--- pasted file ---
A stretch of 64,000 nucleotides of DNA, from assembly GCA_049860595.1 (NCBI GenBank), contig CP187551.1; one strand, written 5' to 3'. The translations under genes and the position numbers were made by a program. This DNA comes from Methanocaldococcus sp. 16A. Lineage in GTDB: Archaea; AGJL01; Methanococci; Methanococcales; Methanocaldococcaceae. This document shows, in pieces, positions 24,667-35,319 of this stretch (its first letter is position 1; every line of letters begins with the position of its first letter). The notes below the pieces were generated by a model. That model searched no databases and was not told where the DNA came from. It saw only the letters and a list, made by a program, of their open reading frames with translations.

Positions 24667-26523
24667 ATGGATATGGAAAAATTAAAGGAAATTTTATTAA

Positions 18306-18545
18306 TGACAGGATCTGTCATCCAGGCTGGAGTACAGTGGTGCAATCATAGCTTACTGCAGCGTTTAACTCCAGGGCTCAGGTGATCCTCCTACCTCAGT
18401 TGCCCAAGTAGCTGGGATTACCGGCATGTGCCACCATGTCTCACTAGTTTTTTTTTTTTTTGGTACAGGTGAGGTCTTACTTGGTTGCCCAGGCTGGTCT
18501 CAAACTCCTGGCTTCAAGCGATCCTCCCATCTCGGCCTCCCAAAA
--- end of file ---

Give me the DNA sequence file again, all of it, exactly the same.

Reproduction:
A stretch of 64,000 nucleotides of DNA, from assembly GCA_049860595.1 (NCBI GenBank), contig CP187551.1; one strand, written 5' to 3'. The translations under genes and the position numbers were made by a program. This DNA comes from Methanocaldococcus sp. 16A. Lineage in GTDB: Archaea; AGJL01; Methanococci; Methanococcales; Methanocaldococcaceae. This document shows, in pieces, positions 24,667-35,319 of this stretch (its first letter is position 1; every line of letters begins with the position of its first letter). The notes below the pieces were generated by a model. That model searched no databases and was not told where the DNA came from. It saw only the letters and a list, made by a program, of their open reading frames with translations.

Positions 24667-26523
24667 ATGGATATGGAAAAATTAAAGGAAATTTTATTAA

Positions 18306-18545
18306 TGACAGGATCTGTCATCCAGGCTGGAGTACAGTGGTGCAATCATAGCTTACTGCAGCGTTTAACTCCAGGGCTCAGGTGATCCTCCTACCTCAGT
18401 TGCCCAAGTAGCTGGGATTACCGGCATGTGCCACCATGTCTCACTAGTTTTTTTTTTTTTTGGTACAGGTGAGGTCTTACTTGGTTGCCCAGGCTGGTCT
18501 CAAACTCCTGGCTTCAAGCGATCCTCCCATCTCGGCCTCCCAAAA